During the COVID-19 lockdowns, many city residents in Mutare, Zimbabwe looked to backyard gardening to boost their incomes and food security.
For several months last year, Zimbabwe was under strict nationwide lockdown measures to curb the spread of COVID-19. But amid these restrictions, many urban residents across the country started backyard vegetable gardening.
These backyard vegetable gardens are continuing to flourish and enhance food security among hard-up city households who are without many social safety nets.
Last year, some residents in Zimbabwe’s eastern border city of Mutare started backyard vegetable gardens to alleviate the boredom associated with the lockdown. Now, many are selling surplus fresh produce—green leafy vegetables, tomatoes, onions and carrots—from their gardens and earning needed income.
In addition, enterprising city residents have turned to social media platforms, Facebook, WhatsApp, and Twitter, to sell their produce with significant success. These innovative city farmers are also providing home deliveries of fresh produce to city customers.
“The advent of COVID-19 outbreak and the lockdown have provided challenges for the communities to access food supplies including fresh vegetables and backyard gardens have provided vegetables to the families,” a city of Mutare resident, David Mutambirwa, tells Food Tank.
Mutambirwa adds that most of the residents in the Mutare’s high density suburbs like Chikanga, Hobhouse and Sakubva now have backyard gardens.
And he says backyard vegetable gardens are ideal because they are accessible during the COVID-19 lockdowns and residents can determine the quality and the standards of their vegetables.
“One can choose to grow organic vegetables, which are more nutritious than vegetables where artificial fertilizers and pesticides are used. The surplus fresh produces are sold to neighbors,” says Mutambirwa who also heads the Mutare United Residents Association.
Another resident in the city of Mutare, Pamela Shirichena, tells Food Tank that her backyard vegetable has saved her family from starvation during the lockdown.
“I’m now growing enough vegetables to feed my family and sell the surplus. I use the income from the vegetables to pay for my utility bills and buy other food stuffs,” says Shirichena, a mother of four.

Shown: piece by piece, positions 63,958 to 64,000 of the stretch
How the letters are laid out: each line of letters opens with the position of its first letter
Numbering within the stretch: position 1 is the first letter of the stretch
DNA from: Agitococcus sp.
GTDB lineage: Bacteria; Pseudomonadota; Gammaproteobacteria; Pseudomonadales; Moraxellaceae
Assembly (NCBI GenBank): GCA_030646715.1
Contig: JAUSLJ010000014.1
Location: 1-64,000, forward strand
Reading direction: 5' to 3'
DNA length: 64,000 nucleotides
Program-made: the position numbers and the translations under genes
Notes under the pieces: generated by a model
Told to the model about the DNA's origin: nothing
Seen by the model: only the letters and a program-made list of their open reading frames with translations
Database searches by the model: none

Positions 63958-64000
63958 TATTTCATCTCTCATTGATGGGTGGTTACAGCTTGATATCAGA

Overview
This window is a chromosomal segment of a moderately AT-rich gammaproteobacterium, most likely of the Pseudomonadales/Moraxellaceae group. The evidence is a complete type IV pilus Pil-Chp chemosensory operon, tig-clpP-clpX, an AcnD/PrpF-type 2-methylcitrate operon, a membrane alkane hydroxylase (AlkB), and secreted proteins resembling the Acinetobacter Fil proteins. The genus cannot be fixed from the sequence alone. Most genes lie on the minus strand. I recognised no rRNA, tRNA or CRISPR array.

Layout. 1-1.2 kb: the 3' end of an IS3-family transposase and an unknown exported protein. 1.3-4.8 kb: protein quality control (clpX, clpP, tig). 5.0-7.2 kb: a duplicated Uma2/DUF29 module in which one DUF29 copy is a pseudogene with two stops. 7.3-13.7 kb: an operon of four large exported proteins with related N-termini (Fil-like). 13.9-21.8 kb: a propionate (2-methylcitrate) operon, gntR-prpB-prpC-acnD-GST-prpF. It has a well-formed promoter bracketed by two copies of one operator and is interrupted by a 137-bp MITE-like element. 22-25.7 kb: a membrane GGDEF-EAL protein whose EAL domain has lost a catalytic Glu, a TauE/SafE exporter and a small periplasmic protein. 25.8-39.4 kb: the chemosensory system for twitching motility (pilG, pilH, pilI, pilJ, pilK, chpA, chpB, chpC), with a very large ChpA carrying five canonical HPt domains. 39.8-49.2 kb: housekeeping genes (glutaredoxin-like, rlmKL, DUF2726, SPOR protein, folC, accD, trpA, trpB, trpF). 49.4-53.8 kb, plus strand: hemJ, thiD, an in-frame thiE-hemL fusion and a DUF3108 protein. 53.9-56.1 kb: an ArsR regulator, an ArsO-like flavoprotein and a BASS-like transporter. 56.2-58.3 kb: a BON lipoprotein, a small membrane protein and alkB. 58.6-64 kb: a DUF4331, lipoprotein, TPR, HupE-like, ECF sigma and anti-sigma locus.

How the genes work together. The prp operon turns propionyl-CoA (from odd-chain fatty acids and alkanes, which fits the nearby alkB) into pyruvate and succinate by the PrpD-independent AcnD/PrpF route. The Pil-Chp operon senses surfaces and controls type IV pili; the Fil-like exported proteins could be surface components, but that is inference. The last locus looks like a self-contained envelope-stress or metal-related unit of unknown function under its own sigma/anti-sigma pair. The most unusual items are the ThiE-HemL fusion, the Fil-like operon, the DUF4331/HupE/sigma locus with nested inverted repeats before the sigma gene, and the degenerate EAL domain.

Before the pandemic, Shirichena says like many women in the country, she survived through informal trading of various small products.
Since the collapse of the formal economic sector during the early 2000s following the country’s bloody and chaotic land reform program, many people in the country are now involved in the informal economic sector. Women now constitute up to 65 percent of people involved in the country’s informal business sector.
“Income from my informal trading dried up during the lockdown and I had to turn to my small backyard garden for survival. We’re now eating very healthy green vegetables with no chemicals. I wish I had bigger space to grow more,” says Shirichena.
And Charles Dhewa, the CEO of Knowledge Transfer Africa whose flagship initiative eMKambo helps spread agricultural information through mobile and internet networks tells Food Tank that backyard gardens and chicken fowl runs have made a difference around cities during the lockdown.
Dhewa’s organization has been helping both urban and rural farmers to market their surplus produces.
“We assist everyone irrespective of being urban or rural [farmer] though our bias is on rural producers who tend to be far from markets and therefore economically marginalized,” says Dhewa.
Dhewa, however, remains skeptical about the future of the new city farmers after the COVID 19 pandemic is gone.
“Urban producers are not really farmers but moonlighters with other sources of income only using urban agriculture to supplement meagre incomes resulting from economic collapse induced by poor polices and off late COVID-19,” says Dhewa.
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